Merchant of Death
Money, Guns, Planes, and the Man Who Makes War Possible

Blood from Stones

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Press Releases

Chavez's Anti-Drug Crackdown
The Washington Post today brings word of Venezuelan president Hugo Chavez's suddenly intensified efforts to crack down on the booming drug trade through his country.

Elite troops have been dispatched primarily to blow up rudimentary airstrips near the Colombian border. New Russian-made attack helicopters are supposed to give added fire power to the forces of law and order.

The pictures and the story look good, but one wonders why, after years of indifference (at best) toward the drug traffickers using Venezuela as a favorite route, Chavez has chosen to react now.

And there is a more important question: why take measures that will do little to combat the real flow of drugs through Venezuela?

The answers to both lie in the documents recovered from the camp of FARC commander Raul Reyes, who was killed by Colombian troops in Ecuador last month.

The papers made clear Chavez's strong personal relationship with the leaders of the FARC, as well as the willingness to do drug business with the designated terrorist entity. They clearly demonstrate, too, that the FARC does a wide array of cocaine-based business, something they have long and misleadingly denied.

Despite his protestations of innocence and outrage following the release of the documents, Chavez has been faced with a severe public relations problem as a result of the disclosures. The documents leave so little to the imagination, and are authentic in their tone and content that denial has been, ultimately, futile.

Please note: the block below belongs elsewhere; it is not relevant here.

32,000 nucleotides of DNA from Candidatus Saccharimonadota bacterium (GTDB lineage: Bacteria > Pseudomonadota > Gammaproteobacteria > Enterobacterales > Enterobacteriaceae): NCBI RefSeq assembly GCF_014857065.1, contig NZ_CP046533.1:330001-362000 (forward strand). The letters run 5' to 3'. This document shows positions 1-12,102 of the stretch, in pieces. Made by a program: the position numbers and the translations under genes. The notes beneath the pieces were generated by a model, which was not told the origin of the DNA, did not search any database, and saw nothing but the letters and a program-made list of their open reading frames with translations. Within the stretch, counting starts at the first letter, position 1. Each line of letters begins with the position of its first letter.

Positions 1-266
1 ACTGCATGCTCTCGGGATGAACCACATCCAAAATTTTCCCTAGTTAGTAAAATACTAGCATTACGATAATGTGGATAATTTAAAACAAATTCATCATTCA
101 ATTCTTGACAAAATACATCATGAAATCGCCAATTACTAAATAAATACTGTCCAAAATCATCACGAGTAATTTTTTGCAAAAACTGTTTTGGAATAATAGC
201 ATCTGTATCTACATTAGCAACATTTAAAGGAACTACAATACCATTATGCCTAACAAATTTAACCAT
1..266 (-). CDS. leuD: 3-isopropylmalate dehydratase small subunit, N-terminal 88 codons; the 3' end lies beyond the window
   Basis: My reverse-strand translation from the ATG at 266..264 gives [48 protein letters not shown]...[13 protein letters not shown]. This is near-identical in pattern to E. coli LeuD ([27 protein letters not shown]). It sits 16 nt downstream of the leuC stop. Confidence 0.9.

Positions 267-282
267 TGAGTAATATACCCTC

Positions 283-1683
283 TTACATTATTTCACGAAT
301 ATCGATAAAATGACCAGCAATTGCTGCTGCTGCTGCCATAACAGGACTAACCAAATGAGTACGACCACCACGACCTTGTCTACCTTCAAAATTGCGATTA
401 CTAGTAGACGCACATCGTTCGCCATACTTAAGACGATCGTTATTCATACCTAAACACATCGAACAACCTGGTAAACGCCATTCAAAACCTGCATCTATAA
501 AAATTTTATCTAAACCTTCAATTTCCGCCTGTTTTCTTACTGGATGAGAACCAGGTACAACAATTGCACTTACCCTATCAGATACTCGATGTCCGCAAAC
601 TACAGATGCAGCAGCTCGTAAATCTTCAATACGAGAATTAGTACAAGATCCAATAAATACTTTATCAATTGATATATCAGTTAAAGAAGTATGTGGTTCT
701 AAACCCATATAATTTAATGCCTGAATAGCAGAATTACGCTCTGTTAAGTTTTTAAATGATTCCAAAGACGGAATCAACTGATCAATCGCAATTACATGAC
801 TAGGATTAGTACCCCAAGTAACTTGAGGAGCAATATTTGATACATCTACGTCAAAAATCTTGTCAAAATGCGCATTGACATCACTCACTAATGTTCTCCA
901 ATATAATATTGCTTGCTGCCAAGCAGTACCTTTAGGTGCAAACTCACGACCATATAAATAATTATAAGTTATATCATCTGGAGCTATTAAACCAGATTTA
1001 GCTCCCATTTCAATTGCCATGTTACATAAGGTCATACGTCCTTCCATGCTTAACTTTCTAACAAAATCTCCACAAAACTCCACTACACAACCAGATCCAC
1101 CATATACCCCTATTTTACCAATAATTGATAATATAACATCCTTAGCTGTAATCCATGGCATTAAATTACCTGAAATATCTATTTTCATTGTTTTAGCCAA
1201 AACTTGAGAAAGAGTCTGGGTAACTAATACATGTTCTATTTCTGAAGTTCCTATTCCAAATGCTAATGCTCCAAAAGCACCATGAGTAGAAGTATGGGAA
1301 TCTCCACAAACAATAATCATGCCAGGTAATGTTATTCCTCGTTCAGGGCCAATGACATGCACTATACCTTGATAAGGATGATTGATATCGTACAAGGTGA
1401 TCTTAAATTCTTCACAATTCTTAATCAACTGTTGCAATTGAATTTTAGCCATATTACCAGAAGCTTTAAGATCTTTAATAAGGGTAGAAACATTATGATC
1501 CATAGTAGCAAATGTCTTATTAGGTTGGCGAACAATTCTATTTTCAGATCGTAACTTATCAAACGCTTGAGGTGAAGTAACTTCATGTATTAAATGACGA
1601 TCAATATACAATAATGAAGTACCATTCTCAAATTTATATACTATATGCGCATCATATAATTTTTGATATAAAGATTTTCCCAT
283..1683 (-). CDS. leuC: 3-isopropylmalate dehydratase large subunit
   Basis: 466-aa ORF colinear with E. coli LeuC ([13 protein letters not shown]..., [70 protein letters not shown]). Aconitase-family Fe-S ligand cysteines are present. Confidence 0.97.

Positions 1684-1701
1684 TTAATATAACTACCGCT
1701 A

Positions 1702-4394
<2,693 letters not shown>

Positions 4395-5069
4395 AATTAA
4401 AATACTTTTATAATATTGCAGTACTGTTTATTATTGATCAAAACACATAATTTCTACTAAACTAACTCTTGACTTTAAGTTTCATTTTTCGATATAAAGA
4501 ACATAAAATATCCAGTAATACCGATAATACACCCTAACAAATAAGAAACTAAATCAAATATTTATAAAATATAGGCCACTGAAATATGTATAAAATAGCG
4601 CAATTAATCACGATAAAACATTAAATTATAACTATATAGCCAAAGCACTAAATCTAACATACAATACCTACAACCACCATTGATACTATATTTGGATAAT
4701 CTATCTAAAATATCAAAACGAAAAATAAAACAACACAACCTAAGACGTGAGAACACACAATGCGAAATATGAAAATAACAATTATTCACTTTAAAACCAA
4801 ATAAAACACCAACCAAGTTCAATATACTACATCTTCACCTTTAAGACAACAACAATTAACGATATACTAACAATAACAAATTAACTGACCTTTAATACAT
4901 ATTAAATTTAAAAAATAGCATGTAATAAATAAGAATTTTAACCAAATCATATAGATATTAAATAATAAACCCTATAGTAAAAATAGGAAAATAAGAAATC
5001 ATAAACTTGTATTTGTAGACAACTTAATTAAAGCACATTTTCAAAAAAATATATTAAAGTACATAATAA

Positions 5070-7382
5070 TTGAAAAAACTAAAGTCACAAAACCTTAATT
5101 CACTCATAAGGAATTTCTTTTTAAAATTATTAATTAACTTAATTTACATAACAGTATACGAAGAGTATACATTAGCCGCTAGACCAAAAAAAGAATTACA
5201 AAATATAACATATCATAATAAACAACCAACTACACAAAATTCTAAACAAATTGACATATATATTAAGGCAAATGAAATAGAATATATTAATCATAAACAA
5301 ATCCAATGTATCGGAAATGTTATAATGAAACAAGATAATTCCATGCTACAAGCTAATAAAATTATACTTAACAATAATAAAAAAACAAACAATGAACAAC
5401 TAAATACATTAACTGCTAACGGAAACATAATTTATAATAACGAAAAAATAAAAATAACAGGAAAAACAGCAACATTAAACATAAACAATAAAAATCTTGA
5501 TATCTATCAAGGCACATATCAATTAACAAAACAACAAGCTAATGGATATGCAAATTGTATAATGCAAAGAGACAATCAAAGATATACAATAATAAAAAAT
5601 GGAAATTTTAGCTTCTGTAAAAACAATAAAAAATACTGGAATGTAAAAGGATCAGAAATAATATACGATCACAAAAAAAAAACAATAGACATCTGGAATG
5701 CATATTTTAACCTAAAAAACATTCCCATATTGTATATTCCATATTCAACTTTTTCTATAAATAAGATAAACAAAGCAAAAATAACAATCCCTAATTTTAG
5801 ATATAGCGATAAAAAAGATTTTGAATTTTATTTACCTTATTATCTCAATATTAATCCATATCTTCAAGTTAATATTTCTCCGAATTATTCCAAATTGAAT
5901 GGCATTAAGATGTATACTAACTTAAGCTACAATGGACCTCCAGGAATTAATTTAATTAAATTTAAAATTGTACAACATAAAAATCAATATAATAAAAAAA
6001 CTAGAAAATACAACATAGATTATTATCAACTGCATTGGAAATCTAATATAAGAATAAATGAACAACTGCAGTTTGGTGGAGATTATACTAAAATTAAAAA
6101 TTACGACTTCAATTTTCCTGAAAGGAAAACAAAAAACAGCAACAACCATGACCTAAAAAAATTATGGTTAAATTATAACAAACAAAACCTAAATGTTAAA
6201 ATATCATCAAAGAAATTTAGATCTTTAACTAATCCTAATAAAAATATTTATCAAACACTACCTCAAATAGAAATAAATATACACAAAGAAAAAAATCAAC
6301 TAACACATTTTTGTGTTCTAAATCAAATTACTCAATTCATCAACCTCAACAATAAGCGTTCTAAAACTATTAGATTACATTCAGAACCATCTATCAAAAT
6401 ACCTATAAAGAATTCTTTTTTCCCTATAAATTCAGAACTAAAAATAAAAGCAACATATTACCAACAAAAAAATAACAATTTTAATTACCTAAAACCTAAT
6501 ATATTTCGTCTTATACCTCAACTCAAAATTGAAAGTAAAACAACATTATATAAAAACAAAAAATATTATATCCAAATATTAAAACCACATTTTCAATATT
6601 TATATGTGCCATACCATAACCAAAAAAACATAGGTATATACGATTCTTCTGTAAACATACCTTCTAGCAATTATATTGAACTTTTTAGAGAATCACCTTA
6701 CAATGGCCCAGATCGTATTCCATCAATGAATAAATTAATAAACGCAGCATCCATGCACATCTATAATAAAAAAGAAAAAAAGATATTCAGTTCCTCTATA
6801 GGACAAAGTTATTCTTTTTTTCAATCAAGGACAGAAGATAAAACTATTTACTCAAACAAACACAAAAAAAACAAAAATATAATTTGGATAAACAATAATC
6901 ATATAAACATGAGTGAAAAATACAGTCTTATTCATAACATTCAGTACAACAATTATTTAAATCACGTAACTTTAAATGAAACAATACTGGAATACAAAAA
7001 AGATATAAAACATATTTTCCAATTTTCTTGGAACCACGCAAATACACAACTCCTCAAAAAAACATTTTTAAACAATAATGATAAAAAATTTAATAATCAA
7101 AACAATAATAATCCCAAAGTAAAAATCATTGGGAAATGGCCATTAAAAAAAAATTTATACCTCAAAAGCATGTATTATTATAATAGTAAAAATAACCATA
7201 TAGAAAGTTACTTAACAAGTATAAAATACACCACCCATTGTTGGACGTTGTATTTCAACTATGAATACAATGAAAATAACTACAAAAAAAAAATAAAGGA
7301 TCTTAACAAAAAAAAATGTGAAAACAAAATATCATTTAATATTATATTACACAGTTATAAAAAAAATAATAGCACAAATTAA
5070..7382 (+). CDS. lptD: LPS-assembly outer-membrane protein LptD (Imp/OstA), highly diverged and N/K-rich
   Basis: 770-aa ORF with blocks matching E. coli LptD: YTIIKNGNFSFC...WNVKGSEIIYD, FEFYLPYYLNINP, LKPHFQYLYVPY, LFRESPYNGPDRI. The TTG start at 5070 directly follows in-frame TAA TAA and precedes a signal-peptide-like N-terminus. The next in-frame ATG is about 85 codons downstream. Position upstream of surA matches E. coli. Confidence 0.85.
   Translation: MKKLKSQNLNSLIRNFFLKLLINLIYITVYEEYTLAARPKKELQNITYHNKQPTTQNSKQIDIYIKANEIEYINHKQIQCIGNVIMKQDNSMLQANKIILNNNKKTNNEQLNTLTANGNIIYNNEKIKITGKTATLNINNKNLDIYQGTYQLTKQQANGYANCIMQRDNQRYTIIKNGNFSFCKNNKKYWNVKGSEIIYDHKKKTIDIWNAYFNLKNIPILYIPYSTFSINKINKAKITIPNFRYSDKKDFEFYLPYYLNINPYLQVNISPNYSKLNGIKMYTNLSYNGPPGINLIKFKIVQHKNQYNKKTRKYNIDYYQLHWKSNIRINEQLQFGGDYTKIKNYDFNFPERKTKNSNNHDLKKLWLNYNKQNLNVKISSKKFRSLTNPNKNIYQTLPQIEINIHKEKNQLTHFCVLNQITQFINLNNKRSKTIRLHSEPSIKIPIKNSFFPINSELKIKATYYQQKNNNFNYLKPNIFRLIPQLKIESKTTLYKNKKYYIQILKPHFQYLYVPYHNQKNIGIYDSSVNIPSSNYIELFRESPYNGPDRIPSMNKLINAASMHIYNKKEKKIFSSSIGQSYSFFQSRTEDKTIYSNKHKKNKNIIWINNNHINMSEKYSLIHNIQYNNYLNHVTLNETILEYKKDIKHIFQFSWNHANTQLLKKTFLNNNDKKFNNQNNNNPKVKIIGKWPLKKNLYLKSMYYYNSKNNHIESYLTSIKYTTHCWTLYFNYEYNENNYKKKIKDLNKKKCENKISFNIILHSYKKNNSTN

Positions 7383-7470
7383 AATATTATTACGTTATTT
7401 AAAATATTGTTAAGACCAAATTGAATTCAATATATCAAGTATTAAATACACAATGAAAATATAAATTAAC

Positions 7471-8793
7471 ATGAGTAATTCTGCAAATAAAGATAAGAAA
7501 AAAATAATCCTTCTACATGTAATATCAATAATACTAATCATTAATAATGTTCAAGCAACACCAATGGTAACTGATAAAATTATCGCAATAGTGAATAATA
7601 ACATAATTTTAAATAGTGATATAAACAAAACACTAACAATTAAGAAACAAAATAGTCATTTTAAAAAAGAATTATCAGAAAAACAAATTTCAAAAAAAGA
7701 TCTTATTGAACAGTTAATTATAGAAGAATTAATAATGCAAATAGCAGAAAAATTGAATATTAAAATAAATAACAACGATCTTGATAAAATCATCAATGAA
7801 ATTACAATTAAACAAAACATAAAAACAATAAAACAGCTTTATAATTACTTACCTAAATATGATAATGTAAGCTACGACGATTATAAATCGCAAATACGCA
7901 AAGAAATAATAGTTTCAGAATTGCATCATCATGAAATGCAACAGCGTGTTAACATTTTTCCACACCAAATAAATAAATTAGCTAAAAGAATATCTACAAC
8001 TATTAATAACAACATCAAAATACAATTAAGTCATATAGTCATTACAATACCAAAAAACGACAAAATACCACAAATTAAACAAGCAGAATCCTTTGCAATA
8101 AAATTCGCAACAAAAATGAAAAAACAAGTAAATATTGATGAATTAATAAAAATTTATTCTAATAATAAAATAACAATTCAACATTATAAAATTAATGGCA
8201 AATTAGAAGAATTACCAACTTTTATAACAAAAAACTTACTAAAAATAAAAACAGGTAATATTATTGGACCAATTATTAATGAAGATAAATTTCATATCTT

So what is the next best thing, faced with the truth? Create an alternate narrative.

Despite growing concern from U.S., UN and European counter-drug officials that Venezuela has turned into a great black hole for drug shipments, primarily to Europe, Chavez has now declared himself at war with drug traffickers.

The targets, of course, are not ones that give credence to a serious effort. It would be difficult for Chavez to seriously crimp the FARC's cocaine sales, as everyone would suffer the consequences.

So, take some reporters along to blow up some old airstrips. That will certainly be a lesson to the drug traffickers. But the reaction does show one thing that brings a bit of hope.

For all his bombastic TV announcements and threats, Chavez's government cares about its international image. The image of Chavez as a terrorist-supporting, drug trafficking, authoritarian with little regard for the law is not good for business, even in his neighborhood.

So, there are points of leverage. The fact that the Embassy of Venezuela responded (however weakly, and it was a very weak response addressing none of the main issues raised in the documents) to the documents and so far unfruitful push by a few Republican congressmen to have Venezuela added to the list of state sponsors of terrorism, shows that the government feels the need to respond.

It is imperative that Latin American nations take the lead in dealing with Chavez on these issues. These are the first sign that he is seriously worried about the consequences of his actions being revealed.
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